Germany on this issue. Britain believed that the limits on Germany's
armed forces by the Treaty of Versailles were too tight. The permitted
forces were not enough to defend Germany from attack. Britain also
thought that a strong Germany would be a good buffer against
Communism. These reasons made Britain sign a naval agreement
with Germany (see page 2, International agreements).

REMILITARISATION OF THE RHINELAND, 1936

Hitler's actions became bolder after 1935 and the end of the
Stresa Front (see page 2, International agreements). In March 1936,
he took advantage of the League's problems over Abyssinia and
ordered German troops into the Rhineland.
According to the Treaty of Versailles, this was to be a
permanently de-militarised zone. This term had also been ratified by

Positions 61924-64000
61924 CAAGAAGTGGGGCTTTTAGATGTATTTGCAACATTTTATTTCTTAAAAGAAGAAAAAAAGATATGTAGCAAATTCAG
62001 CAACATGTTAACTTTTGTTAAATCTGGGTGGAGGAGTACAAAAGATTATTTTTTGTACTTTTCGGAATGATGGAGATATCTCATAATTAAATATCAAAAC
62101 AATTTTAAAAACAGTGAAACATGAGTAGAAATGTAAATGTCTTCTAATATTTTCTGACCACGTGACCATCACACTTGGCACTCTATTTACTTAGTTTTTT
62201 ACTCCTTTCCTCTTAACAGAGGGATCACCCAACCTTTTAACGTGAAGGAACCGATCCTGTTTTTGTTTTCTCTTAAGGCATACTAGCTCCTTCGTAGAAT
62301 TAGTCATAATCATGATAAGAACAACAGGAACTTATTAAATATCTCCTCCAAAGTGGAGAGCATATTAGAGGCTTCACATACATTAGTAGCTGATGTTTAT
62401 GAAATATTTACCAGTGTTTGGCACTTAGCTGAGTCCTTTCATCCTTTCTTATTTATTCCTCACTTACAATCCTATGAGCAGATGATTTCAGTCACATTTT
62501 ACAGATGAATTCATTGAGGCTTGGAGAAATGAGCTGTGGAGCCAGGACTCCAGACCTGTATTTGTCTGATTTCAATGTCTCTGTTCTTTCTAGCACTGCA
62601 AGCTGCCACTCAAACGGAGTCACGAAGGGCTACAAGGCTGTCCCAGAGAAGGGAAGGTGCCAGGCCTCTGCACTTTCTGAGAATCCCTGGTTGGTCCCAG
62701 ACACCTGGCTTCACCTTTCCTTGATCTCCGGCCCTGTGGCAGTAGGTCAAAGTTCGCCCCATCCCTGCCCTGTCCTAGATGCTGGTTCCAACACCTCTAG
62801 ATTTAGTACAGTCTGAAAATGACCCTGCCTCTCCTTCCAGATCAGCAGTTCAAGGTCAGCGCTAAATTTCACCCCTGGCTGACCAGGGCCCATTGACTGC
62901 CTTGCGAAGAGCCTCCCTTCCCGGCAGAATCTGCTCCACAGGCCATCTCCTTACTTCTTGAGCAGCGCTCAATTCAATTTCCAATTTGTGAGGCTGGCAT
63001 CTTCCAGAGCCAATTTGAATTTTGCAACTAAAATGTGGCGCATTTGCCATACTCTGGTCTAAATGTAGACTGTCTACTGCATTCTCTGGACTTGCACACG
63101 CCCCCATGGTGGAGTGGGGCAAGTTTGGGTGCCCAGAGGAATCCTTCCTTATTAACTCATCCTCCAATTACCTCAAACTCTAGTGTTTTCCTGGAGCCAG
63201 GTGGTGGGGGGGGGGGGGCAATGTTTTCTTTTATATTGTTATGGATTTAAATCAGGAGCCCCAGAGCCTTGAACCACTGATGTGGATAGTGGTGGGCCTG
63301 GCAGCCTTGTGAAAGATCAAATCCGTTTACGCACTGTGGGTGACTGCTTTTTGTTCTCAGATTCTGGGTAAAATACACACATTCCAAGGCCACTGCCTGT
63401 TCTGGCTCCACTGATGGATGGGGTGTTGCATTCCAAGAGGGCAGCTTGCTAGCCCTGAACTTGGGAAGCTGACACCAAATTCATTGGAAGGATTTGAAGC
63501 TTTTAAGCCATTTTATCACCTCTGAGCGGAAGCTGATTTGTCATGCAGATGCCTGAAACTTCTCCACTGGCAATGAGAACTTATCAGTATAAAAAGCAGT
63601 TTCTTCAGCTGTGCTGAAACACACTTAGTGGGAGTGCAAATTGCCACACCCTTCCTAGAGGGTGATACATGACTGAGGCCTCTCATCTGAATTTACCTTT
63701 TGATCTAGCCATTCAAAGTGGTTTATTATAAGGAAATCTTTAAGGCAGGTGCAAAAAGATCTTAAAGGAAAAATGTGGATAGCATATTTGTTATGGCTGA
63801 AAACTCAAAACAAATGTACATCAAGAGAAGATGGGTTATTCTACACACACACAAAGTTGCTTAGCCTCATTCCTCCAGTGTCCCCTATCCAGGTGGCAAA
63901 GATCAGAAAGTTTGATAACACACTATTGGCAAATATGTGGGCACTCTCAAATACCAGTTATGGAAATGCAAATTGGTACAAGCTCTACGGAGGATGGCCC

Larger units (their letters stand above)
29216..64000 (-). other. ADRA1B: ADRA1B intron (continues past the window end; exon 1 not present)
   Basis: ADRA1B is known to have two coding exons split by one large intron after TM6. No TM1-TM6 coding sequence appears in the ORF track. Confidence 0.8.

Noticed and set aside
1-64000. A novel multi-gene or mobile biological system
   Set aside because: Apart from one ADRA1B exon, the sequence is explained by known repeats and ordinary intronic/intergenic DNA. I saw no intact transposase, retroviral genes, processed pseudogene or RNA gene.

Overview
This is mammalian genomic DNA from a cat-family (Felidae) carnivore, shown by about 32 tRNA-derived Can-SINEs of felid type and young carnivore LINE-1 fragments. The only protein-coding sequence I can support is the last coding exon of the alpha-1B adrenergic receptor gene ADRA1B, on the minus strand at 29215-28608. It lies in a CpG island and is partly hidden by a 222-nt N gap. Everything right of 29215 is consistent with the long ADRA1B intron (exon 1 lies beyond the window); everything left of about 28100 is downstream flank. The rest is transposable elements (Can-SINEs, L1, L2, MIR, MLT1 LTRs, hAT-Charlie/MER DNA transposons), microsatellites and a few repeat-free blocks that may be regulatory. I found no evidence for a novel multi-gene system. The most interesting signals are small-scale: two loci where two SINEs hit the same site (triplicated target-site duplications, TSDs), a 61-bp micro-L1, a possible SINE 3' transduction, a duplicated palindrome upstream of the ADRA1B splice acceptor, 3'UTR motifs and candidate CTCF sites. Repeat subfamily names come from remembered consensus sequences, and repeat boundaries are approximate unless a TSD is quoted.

Germany in the Locarno Treaties of 1925. This action was a big
gamble, as the German High Command told him the German army
could not deal with any military action Britain and France might take
(despite rearmament Germany’s army was no match for the French
army). If he had been forced to withdraw, he would have faced
humiliation and would have lost the support of the German army.
However, Hitler believed that previous crises showed they would
take no action. He even knew the risks, but he had chosen the time
and place well: France had just signed a treaty with the USSR to
protect each other against attack from Germany. Hitler used the
agreement to claim that Germany was under threat. He argued that in
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UNIT 4 – THE COLLAPSE OF INTERNATIONAL PEACE: THE ROAD TO WWII

the face of such a threat he should be allowed to place troops on his


own frontier.
In the end, Hitler's gamble had paid off. Many people in Britain,
and in the British government, believed that as it was German